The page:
Air Mobility Command   Right Corner Banner
Join the Air Force

News > AMC Airmen participate in 16th Annual Operation Toy Drop
 
Photos
Previous ImageNext Image
AMC Airmen participate in 16th Annual Operation Toy Drop
U.S. Army paratroopers from Fort Bragg, N.C. load onto a C-130H Hercules aircraft from the 910th Airlift Wing, Youngstown, Ohio, on Dec. 7 at Green Ramp, Pope Army Airfield, N.C., during Operation Toy Drop 2013. Operation Toy Drop is an annual U.S. Army Civil Affairs and Psychological Operations Command (Airborne) sponsored event. The main purpose is to gather toys donated by Fort Bragg Soldiers and distribute them to local children who might otherwise not receive a toy for the holidays. A large airborne operation is also part of Operation Toy Drop. Paratroopers will get a chance to train with a jumpmaster from one of nine countries participating this year. This allows them to earn foreign airborne or “jump” wings. (U.S. Air Force photo/Marvin Krause)
Download HiRes
AMC Airmen participate in 16th Annual Operation Toy Drop

Posted 12/9/2013   Updated 12/10/2013 Email story   Print story

    


by Marvin Krause
43rd Airflift Group Public Affairs


12/9/2013 - POPE ARMY AIRFIELD, FORT BRAGG, N.C.  -- Air Mobility Command and German Air Force transport aircraft and Airmen participated in the 16th annual Randy Oler Memorial Operation Toy Drop here Dec. 6 through Dec. 7.

Seven C-130H Hercules aircraft and Airmen from the 43rd Airlift Group and 440th Airlift Wing, Pope Army Airfield, 910th Airlift Wing, Youngstown, Ohio, 145th Airlift Wing, Charlotte, N.C., and two German Air Force Transall C-160 aircraft, ensured the successful outload and airdrop of 1,570 U.S. Army paratroopers and foreign jumpmasters participating in this year's operation hosted by the U.S. Army Civil Affairs and Psychological Operations Command (Airborne), Fort Bragg, N.C.

Assisting USACAPOC(A) personnel were more than 100 military, civilian, allied jumpmasters and volunteers from other installation commands such as the 18th Airborne Corps, 43rd Airlift Group and 440th Airlift Wing. This underscores the service's belief Soldiers and Airmen - the people who collectively come together as a team for great causes like training and charity - are an organization's best asset.

The Air Force mission commander for this year's Operation Toy Drop is Capt. Marnie Dabroski, 440th Airlift WingC-130H navigator. She is participating in her third Operation Toy Drop.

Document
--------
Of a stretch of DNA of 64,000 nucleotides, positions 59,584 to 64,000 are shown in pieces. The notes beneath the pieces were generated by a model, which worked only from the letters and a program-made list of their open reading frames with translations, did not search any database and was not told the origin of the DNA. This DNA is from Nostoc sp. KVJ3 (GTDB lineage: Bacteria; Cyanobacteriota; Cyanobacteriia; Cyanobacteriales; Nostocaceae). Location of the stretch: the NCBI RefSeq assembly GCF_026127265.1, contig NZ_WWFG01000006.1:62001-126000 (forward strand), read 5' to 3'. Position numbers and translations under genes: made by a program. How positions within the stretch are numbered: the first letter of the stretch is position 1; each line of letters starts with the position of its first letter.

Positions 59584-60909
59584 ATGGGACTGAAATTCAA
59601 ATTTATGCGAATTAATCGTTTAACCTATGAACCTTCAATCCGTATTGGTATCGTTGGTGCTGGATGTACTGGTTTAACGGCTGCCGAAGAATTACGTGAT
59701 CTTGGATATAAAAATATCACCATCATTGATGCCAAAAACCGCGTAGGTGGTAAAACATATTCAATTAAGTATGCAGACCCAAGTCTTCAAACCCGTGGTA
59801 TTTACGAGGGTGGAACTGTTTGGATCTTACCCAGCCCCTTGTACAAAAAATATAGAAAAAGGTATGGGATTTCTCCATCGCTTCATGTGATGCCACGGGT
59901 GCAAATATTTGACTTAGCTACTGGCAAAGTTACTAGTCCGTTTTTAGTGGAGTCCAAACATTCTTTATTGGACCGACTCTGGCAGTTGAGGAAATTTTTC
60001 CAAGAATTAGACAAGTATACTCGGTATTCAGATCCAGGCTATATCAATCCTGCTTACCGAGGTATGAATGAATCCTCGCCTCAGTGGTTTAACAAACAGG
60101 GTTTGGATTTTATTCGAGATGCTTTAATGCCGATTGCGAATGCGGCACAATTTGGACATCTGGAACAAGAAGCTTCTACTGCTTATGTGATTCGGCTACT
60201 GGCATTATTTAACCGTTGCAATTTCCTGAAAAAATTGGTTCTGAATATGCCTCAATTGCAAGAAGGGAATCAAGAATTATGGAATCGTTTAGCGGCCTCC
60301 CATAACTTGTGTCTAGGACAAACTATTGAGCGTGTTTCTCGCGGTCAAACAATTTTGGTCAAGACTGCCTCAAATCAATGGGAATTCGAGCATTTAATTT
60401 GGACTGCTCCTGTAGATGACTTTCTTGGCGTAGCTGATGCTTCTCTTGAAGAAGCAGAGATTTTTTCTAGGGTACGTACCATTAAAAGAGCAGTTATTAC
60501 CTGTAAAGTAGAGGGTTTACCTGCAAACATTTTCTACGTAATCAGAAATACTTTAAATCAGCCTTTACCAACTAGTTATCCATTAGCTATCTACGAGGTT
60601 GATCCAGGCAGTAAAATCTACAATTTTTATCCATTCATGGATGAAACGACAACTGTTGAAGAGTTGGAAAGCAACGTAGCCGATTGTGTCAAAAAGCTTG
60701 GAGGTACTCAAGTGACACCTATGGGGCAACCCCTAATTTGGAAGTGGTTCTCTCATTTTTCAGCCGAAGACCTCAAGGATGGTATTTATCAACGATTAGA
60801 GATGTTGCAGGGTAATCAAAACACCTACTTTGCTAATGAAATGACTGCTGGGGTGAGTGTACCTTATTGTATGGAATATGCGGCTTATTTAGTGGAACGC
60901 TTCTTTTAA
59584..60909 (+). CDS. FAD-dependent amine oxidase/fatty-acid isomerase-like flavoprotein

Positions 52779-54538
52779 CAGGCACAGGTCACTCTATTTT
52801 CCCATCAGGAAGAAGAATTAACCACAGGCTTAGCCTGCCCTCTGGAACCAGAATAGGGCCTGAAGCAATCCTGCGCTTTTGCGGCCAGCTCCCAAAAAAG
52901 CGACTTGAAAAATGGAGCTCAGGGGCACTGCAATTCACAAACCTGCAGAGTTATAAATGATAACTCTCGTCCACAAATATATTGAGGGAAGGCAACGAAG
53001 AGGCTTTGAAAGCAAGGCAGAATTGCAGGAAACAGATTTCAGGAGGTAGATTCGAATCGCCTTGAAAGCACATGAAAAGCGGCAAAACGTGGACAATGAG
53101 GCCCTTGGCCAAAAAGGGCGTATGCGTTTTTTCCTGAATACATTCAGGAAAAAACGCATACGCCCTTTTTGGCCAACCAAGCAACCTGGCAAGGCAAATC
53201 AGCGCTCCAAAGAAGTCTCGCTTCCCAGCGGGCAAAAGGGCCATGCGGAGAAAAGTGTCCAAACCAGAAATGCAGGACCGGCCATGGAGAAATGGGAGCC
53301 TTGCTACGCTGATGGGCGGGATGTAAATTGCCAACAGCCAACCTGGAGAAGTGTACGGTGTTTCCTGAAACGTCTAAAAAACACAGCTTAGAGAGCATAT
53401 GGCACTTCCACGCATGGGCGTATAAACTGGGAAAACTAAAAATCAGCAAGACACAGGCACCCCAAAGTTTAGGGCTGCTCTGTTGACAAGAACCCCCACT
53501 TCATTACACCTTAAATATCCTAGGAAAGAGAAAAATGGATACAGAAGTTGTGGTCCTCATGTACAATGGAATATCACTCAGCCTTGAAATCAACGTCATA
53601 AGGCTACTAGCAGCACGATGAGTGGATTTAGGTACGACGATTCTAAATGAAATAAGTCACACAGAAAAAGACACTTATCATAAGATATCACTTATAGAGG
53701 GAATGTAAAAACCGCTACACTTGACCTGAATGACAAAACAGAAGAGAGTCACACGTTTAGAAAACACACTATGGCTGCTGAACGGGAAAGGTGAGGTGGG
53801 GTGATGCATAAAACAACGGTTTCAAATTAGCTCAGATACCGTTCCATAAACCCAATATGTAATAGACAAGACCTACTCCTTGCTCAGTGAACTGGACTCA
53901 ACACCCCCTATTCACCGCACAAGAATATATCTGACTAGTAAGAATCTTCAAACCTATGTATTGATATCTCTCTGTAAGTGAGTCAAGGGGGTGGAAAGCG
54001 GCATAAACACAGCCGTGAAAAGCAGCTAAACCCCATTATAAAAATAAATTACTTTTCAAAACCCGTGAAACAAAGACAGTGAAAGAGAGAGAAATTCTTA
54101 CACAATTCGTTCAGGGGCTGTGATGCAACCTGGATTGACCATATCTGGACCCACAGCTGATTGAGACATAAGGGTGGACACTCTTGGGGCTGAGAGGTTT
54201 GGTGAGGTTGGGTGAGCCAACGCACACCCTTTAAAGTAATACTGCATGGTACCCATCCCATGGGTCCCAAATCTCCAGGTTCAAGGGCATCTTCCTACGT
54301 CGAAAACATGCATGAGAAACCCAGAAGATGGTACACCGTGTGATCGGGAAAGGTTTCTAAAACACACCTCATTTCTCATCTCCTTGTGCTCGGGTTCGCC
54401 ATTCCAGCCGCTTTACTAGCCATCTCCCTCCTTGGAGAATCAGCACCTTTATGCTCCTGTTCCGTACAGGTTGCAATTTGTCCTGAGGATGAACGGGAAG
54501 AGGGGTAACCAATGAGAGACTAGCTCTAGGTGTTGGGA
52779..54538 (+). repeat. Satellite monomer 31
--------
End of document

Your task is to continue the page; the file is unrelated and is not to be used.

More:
"The Army lets me know how many people they want dropped and when they want them dropped, and I make all of the Air Force assets move in a way that allows for that to happen," said Dabroski.

"Not only does this event make you feel great because you are participating in an event that helps underprivileged children, but at the same time, as far as I'm concerned with my duties this year, this is the top of the spear as far as my career has been concerned with mission planning," she said.

Similar in support for a Joint Operational Access Exercise and Joint Airborne/Air Transportability Training operations here, the airdrop planning and execution for this year's Operation Toy Drop was a little more complicated. Joint Airborne/Air Transportability Training airlift missions provide continuation and proficiency training to airlift aircrews, support personnel, and service customers. The Tanker/Airlift Control Center or Air Mobility Operations Control Center coordinates with users to provide airland, airdrop, aircraft load and service school support.

"This event is very similar to a JOAX itself depending on the size of the exercise. Normally, we operate with roughly two to three aircraft at a time in one formation so, that makes deconfliction of aircraft fairly easy. Here, we're looking at multiple aircraft formations as well as single ships. Our initial planned time on target is going to have a mass over the drop zone of five C-130s in a formation, then two single C-160s, 15-minutes in trail of each other as well as us. After that, we're looking at two, two-ships and a three-ship plus the two C-160s, operating individually and trying to deconflict take-off and land times as well as range times and drop zone times, it gets a little hectic," she said.